Timezone: »

Multi-Stage Monte Carlo Approximation for Fast Generalized Data Summations
Michael Holmes · Alexander Gray · Charles Isbell

Mon Dec 03 10:30 AM -- 10:40 AM (PST) @
In machine learning we often encounter computational bottlenecks in the form of generalized summations over datasets. When the computational cost of these methods is $O(n^2)$ or higher, applicability to large datasets is severely limited. We present a multi-stage Monte Carlo method for approximating such summations with probabilistic relative error control. This method differs from many previous scalability techniques (such as tree-based methods) in that its error is stochastic, but we derive conditions for error control and demonstrate that they work. Further, we give a theoretical sample complexity for the method that is independent of dataset size, and show that this appears to hold in experiments, where speedups reach as high as $10^{14}$ on datasets with points numbering in the millions.

Author Information

Michael Holmes (RGM Advisors, LLC)
Alexander Gray (Skytree Inc. and Georgia Tech)
Charles Isbell (Georgia Tech)
Charles Isbell

Dr. Charles Isbell received his bachelor's in Information and Computer Science from Georgia Tech, and his MS and PhD at MIT's AI Lab. Upon graduation, he worked at AT&T Labs/Research until 2002, when he returned to Georgia Tech to join the faculty as an Assistant Professor. He has served many roles since returning and is now The John P. Imlay Jr. Dean of the College of Computing. Charles’s research interests are varied but the unifying theme of his work has been using machine learning to build autonomous agents who engage directly with humans. His work has been featured in the popular press, congressional testimony, and in several technical collections. In parallel, Charles has also pursued reform in computing education. He was a chief architect of Threads, Georgia Tech’s structuring principle for computing curricula. Charles was also an architect for Georgia Tech’s First-of-its’s-kind MOOC-supported MS in Computer Science. Both efforts have received international attention, and been presented in the academic and popular press. In all his roles, he has continued to focus on issues of broadening participation in computing, and is the founding Executive Director for the Constellations Center for Equity in Computing. He is an AAAI Fellow and a Fellow of the ACM. Appropriately, his citation for ACM Fellow reads “for contributions to interactive machine learning; and for contributions to increasing access and diversity in computing”.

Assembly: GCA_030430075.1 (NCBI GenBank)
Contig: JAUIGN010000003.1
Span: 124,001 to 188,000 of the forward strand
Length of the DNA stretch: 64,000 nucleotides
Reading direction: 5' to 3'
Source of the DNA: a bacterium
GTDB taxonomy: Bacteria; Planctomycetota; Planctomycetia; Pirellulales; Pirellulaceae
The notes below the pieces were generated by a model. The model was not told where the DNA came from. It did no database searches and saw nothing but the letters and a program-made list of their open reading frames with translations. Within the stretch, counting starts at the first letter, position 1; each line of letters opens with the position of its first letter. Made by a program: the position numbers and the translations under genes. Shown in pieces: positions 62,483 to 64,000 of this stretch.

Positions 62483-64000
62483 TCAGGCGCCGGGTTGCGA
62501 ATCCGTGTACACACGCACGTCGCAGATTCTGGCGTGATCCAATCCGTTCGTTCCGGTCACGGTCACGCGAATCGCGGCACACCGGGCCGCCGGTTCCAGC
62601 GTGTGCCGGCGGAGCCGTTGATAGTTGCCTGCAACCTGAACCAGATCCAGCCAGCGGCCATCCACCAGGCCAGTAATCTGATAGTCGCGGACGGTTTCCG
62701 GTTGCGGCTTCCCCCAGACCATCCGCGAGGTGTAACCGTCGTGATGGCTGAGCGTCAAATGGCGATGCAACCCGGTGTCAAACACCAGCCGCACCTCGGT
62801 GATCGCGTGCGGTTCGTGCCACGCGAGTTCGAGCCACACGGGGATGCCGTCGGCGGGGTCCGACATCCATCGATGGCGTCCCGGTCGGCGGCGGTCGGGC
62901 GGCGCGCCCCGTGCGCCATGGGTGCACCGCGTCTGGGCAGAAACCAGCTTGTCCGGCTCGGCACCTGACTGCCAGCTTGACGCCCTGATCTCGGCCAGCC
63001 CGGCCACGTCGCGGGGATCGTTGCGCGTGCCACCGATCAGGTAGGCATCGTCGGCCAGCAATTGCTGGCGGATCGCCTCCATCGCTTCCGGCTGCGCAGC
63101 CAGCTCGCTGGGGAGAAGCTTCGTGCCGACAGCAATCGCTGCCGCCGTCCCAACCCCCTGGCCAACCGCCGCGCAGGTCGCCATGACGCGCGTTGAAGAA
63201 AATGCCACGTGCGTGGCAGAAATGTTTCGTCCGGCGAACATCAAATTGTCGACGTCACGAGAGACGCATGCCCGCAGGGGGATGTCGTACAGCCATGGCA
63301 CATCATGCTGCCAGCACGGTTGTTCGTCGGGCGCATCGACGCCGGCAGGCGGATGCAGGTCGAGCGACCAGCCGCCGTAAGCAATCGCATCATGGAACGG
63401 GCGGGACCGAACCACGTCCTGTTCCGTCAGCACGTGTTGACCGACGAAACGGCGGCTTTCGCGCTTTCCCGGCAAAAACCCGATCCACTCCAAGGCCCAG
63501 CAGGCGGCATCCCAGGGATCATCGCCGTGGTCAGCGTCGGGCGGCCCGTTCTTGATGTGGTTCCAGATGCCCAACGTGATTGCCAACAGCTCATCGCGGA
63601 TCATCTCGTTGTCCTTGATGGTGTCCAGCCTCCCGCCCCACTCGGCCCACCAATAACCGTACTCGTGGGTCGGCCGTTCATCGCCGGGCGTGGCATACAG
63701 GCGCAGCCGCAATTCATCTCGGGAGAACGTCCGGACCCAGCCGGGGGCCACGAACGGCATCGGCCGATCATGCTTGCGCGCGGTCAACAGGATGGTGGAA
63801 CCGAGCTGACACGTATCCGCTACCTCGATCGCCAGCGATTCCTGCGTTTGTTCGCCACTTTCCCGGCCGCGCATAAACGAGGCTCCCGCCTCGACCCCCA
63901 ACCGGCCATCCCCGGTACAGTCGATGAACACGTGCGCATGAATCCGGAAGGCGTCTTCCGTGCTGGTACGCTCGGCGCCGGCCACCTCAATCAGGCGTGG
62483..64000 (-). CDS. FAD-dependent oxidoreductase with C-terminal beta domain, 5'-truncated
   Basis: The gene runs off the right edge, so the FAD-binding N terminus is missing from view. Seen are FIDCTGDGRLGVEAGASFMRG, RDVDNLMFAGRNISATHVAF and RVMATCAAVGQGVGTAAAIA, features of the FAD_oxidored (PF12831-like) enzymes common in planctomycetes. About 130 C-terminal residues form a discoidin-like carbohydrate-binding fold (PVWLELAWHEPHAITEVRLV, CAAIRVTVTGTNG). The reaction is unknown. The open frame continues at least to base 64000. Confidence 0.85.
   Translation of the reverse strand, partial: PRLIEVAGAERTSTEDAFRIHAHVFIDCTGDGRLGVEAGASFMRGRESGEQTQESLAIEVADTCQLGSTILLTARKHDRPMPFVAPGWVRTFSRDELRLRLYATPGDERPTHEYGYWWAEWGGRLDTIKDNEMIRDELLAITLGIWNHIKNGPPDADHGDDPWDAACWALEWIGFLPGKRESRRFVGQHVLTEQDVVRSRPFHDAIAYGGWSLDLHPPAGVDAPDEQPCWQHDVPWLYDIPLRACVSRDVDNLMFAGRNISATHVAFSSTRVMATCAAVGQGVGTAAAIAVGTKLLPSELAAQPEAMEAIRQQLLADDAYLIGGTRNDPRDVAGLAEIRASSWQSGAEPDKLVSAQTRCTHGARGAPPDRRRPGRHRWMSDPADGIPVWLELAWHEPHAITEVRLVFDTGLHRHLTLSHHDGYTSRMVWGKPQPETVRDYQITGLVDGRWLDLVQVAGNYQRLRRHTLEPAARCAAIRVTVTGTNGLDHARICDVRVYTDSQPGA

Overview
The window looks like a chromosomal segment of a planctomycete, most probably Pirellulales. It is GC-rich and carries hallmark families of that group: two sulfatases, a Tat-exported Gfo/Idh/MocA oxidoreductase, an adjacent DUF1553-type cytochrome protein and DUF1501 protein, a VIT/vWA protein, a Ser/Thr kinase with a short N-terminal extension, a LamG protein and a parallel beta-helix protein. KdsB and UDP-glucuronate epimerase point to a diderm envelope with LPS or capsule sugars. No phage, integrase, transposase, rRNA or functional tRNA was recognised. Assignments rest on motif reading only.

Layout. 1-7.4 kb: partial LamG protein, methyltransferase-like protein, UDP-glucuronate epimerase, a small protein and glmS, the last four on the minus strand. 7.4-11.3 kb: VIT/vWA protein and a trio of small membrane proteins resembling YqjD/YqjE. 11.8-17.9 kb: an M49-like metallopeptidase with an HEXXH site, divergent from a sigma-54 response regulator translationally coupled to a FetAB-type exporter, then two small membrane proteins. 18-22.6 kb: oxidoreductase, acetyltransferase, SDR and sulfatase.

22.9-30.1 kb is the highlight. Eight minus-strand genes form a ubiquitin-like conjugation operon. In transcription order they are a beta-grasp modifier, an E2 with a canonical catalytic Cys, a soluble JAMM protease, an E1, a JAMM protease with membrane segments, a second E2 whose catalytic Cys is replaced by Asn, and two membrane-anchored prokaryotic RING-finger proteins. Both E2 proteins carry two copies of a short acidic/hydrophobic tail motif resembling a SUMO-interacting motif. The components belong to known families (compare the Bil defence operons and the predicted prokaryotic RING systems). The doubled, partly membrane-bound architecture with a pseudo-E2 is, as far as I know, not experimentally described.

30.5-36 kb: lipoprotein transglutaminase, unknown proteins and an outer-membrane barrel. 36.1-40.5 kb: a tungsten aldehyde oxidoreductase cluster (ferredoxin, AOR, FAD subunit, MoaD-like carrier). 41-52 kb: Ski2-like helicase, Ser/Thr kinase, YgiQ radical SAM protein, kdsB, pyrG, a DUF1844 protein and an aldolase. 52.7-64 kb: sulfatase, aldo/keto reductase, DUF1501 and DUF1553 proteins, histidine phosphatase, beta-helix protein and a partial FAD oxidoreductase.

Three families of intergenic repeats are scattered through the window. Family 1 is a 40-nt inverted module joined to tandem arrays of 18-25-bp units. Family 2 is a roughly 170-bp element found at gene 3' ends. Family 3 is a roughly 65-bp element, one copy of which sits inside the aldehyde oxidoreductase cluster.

More from the Same Authors